• Giving fuel to Hillary Clinton’s claim that Republicans are waging a “War on Women” is not the way to win a general election. Donald Trump’s disgusting attacks on Carly Fiorina and Megyn Kelly and others does not exemplify the values I have always associated with the Republican Party. The despicable comments he made regarding Fiorina’s looks and Kelly’s “bleeding” lady parts (you know that is what he meant) should make every republican shun him. Both of those ladies possess the character and integrity that Trump seems to lack. But those comments actually helped drive his polls up. That deeply disturbs me, and it should you, as well.
  • Being captured on the battlefield and becoming a POW is not a dishonorable act. Unless your name is Bowe Bergdahl and you purposely left your post in search of comfort or alliance with the enemy, you are an American hero. John McCain was our nominee a few years back. As a conservative, I wasn’t overly-enthused about his candidacy, but I voted for him. More importantly, I recognize that his service in Vietnam as a warrior and a POW was honorable and heroic. Donald Trump only likes veterans who “weren’t captured.” Does that mean he also does not like veterans who had the audacity to be wounded? What does he think about our fallen heroes? The Republican Party that I knew valued every veteran who served honorably whether republican, democrat, or independent.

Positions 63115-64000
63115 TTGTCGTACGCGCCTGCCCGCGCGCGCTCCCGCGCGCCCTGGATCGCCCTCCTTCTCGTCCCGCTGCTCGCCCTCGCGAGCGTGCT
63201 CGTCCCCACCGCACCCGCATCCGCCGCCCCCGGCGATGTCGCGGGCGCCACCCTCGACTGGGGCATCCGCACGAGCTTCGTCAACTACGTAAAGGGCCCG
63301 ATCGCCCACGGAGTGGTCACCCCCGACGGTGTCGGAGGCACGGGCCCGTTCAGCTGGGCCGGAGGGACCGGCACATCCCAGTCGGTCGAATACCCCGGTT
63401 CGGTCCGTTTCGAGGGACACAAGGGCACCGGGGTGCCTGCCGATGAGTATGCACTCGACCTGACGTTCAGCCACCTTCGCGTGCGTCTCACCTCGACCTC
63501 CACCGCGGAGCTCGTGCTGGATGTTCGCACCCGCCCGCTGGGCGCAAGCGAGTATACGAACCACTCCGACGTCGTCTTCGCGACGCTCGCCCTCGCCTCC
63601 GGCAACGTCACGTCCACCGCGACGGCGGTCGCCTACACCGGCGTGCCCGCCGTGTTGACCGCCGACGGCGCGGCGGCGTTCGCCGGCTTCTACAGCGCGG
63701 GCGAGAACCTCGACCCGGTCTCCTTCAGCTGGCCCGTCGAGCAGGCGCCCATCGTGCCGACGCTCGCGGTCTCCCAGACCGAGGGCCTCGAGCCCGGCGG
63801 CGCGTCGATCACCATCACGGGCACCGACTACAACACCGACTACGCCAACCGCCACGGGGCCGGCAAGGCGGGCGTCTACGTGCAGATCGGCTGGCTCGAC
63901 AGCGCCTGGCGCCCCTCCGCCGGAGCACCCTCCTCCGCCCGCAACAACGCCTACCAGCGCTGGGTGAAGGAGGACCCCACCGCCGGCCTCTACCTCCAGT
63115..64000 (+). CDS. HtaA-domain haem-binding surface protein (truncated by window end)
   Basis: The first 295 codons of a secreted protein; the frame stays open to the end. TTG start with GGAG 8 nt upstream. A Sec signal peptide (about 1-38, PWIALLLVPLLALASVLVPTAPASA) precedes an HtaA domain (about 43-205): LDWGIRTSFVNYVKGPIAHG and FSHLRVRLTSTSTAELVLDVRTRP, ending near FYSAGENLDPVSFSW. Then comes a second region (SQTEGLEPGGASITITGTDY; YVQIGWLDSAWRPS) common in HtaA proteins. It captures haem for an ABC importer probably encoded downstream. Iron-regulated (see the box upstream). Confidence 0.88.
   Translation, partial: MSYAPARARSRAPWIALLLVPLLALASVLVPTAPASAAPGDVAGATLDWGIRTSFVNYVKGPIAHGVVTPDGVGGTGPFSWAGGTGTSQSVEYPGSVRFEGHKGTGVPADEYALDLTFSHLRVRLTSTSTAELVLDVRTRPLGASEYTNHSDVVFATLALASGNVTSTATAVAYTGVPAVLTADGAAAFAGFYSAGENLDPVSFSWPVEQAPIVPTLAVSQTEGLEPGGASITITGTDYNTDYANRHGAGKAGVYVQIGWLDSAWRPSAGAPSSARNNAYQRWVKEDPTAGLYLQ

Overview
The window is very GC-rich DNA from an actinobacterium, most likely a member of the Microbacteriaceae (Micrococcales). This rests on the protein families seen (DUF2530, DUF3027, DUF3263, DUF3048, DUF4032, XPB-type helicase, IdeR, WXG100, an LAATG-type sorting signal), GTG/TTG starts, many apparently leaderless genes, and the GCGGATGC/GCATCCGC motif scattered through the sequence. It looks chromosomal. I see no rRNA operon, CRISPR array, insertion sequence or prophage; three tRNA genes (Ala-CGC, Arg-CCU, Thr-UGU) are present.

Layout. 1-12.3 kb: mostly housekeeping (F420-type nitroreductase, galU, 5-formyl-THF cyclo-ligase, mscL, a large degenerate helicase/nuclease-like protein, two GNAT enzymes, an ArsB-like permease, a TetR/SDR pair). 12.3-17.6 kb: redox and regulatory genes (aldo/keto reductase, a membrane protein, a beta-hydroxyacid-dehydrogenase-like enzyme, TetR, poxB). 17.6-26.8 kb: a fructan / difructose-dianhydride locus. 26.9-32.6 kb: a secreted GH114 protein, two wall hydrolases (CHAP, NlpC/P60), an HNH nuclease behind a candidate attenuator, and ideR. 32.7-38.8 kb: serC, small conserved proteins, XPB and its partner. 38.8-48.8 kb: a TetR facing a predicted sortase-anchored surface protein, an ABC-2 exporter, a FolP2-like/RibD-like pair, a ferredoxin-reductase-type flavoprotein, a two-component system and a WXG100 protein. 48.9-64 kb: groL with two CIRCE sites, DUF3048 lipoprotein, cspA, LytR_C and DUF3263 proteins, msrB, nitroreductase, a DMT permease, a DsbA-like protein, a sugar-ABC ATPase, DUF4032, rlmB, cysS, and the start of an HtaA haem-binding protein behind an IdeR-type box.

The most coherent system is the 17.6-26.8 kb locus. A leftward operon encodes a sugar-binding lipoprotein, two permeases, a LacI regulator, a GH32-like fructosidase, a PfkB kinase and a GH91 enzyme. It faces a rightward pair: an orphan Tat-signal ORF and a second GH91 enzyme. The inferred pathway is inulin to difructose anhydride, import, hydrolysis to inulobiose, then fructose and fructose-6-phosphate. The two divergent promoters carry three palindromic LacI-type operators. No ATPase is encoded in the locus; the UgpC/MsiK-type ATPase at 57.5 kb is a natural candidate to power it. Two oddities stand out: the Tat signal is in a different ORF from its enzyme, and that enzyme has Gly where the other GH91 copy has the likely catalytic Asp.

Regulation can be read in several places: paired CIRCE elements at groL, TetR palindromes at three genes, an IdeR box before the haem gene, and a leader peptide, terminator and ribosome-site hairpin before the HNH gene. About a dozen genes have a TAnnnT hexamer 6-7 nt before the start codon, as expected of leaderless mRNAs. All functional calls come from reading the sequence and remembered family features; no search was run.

• Republicans have always been the advocates of freedom, individual liberty, and limited government. Many in the party were outraged in 2005 when the Supreme Court in a 5-4 decision proclaimed that the government could take an individual’s property and hand it over to commercial enterprises if it fosters economic development. Trump wholeheartedly agreed with that decision and has even used it in his business dealings. Stealing someone’s property for another’s business venture is not a Republican value.
  • For years Trump was pro-choice and even favored partial-birth abortions. Then, as he contemplated a run for president a few years ago, he suddenly had a change of heart and flipped to pro-life. Whether you are pro-life or pro-choice, was this sudden switch believable? His views on universal health care fit more in the Democratic Party instead of the GOP.
  • The bankruptcies Trump’s businesses have filed over the years harmed not just his lenders. Banks and other lending institutions don’t just eat those losses, they pass them on to consumers. Us! Additionally, the banks needed bailouts, in part because of these types of business practices, and Trump supported us taxpayers paying the bill. Paying his bills. He also stiffed contractors and other hard-working Americans. If Capitalism is the “Force,” then Trump represents the “Dark Side.”